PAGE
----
Downsizing is often a top priority for many retirees. It’s natural for the senior citizens to want to consolidate their space and the belongings within it. Here are some useful tips for knowing the ideal time to downsize:
Assessing your living situation is an excellent place to begin. Every family is unique in terms of its makeup. Do you live alone or with a spouse, your children, or other members of your family? If you live with other individuals it’s wise to assess how downsizing may affect those that you live with. How can you successfully ensure that all who live in your space will be accommodated and, can alternative arrangements be made if necessary?
Prioritize your desires in retirement. Many retirees make changes to their financial goals. It’s normal for senior citizens to make less money after they enter retirement. Selling your home can be a fantastic way to cut costs and downsizing begets many new opportunities such as traveling and family vacations.
Is downsizing a wise financial decision? Usually, yes, however it’s important to keep in mind that selling a home may require some financial investments. In addition to potentially hiring agents and other relevant services, seniors may find they need to make adjustments to their homes to increase their overall sale value. If you’re in a financially viable place to do so, then downsizing certainly makes sense. Review your financial needs and goals before deciding to downsize.
Downsizing looks different for everyone. Every retiree has different goals when downsizing. Some senior citizens may find they want to migrate to a warmer, more temperate climate. Of course, cost of living varies by location, and downsizing may be costly if an out of state move is the end goal. For others, staying close to family and having access to important relationships takes precedent. Life will undoubtedly change regardless of where you relocate, therefore mapping out your specific goals and needs will help cultivate an easy transition.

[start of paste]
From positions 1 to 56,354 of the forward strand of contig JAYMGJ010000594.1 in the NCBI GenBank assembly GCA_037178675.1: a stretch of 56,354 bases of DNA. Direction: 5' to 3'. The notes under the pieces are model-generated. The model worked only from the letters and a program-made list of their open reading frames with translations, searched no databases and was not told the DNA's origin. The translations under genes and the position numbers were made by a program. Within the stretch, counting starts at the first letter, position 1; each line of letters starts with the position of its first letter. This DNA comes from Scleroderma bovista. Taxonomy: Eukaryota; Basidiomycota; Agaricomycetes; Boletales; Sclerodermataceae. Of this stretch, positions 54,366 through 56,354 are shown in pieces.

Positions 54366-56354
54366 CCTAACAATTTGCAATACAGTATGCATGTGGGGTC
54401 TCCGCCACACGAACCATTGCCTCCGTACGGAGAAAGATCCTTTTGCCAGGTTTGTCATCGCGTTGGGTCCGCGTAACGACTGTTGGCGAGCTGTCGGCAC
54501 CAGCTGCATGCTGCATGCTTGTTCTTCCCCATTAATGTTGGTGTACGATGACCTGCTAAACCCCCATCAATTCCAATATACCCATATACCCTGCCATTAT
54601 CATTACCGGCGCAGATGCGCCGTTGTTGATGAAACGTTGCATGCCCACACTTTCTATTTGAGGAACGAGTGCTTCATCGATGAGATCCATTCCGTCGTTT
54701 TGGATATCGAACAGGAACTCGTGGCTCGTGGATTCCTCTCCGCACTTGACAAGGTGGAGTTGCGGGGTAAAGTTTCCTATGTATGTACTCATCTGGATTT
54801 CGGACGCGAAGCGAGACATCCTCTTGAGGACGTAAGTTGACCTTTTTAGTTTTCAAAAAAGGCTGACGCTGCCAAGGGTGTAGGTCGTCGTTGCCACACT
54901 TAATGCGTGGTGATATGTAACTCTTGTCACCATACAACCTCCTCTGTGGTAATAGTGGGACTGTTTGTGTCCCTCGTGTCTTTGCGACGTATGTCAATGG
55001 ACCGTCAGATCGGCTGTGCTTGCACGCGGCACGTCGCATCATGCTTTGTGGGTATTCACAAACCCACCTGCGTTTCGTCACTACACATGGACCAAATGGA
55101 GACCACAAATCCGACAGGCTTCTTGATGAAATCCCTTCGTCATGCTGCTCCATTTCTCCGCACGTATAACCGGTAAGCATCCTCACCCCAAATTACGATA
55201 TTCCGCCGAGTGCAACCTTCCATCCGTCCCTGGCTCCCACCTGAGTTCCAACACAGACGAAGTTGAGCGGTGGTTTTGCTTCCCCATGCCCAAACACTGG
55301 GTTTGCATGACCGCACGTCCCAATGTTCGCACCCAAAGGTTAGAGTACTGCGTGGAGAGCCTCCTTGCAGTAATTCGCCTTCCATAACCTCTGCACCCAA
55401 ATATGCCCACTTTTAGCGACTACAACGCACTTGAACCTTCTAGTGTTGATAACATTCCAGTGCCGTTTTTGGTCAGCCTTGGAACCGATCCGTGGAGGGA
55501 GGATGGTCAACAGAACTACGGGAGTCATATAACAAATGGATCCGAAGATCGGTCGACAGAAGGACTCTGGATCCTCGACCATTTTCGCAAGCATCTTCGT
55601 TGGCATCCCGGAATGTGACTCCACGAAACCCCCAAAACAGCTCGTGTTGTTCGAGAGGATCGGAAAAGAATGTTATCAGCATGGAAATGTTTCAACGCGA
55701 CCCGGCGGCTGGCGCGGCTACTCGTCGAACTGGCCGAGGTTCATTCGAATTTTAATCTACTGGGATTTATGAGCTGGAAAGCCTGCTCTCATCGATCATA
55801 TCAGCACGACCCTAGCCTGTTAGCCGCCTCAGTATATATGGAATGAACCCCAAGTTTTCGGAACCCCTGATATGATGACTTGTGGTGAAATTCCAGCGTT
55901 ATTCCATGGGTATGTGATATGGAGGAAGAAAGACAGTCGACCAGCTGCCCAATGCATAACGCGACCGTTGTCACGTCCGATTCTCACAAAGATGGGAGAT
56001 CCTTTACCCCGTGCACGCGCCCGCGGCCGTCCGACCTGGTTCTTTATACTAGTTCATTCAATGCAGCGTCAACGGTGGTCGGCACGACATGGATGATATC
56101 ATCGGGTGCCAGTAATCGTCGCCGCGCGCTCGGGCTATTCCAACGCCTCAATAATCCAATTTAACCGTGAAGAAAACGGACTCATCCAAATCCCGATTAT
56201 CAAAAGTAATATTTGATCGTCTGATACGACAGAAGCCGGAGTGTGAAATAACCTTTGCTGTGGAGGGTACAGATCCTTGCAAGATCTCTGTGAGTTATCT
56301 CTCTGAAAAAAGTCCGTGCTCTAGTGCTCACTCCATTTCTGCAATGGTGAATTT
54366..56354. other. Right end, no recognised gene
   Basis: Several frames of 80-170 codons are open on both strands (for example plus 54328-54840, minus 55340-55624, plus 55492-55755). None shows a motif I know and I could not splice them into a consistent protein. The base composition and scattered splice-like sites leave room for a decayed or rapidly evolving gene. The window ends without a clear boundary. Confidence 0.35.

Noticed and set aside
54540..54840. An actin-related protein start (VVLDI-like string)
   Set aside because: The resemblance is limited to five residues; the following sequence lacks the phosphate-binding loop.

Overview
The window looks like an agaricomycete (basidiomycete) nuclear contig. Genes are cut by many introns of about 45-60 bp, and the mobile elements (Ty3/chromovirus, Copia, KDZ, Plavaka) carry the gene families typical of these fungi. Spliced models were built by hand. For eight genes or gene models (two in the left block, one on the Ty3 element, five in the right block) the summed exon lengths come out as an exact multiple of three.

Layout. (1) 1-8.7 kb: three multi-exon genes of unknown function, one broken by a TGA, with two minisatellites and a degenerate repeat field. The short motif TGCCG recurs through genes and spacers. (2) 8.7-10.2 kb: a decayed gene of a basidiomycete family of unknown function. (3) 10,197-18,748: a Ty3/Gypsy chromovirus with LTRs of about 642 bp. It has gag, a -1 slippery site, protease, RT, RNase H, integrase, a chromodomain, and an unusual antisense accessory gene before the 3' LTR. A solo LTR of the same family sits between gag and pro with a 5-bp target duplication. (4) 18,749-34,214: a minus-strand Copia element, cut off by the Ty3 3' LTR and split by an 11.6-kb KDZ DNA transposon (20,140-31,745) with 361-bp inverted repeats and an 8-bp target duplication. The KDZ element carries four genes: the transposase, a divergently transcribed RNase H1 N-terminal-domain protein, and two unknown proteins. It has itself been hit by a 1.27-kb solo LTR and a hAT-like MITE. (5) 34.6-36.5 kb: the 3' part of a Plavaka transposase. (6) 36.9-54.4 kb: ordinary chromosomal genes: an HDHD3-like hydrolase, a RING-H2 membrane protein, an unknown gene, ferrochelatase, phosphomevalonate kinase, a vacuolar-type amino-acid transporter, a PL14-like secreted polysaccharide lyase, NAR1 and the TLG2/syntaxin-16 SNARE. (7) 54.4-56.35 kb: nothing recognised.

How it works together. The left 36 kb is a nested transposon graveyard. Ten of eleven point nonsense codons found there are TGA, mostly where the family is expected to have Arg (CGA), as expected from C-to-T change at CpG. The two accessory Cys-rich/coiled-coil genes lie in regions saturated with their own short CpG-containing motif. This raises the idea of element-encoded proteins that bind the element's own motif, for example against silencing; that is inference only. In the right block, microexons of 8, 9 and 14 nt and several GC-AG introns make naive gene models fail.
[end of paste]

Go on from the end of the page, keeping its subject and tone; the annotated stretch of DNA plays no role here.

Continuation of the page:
Health concerns vary by individual, and should be taken into consideration. Many aging individuals may experience mobility problems. Is your current home ideally structured for any existing medical conditions you may have? It may be in your best interest to stay put if your home is ideally structured. Downsizing could potentially take you further away from medical care, and doctors you feel comfortable with. It may be more beneficial to make adjustments to your home rather than downsize.
Get a second opinion. Realistically speaking, how much is your home really worth? When we see the neighbors make a generous profit off of their sale, we can become overly optimistic about the value of our home. Getting your home appraised is a surefire way to get a realistic estimate. Your home may be worth less than you anticipated, or in certain circumstances, worth more. It’s always wise to be informed of the trends in your area. Maybe you’ve decided, without question, you will downsize. Certain times of year tend to be more profitable than others for selling. Reaching out to a professional can help you get more concrete information and answers.
Do the signs point to downsizing? Here are some telltale signs that downsizing may be worth considering. If the maintenance on your home is starting to become too financially and emotionally strenuous, you may want to consider a change. Large homes are naturally more difficult to maintain, and many senior citizens may desire a more maintainable home. This is especially relevant if you have recently retired as many retirees are often looking to spend less time on matters of home upkeep.
Seniors who live alone may desire living in a retirement community. While some senior citizens prefer solitude, others may be looking for a more vibrant community. Retirement communities offer an enriching environment for elderly individuals. If your neighborhood is full of young families, perhaps looking into a location with likeminded neighbors is a top priority.
Experiencing a variety of emotions is natural. Thoughts of downsizing can bring up unexpected emotions. Our homes are our ultimate spaces of comfort, and places where we create memories with loved ones. Downsizing may be emotionally strenuous, and leaning on others for support can help ensure a happy and healthy transition.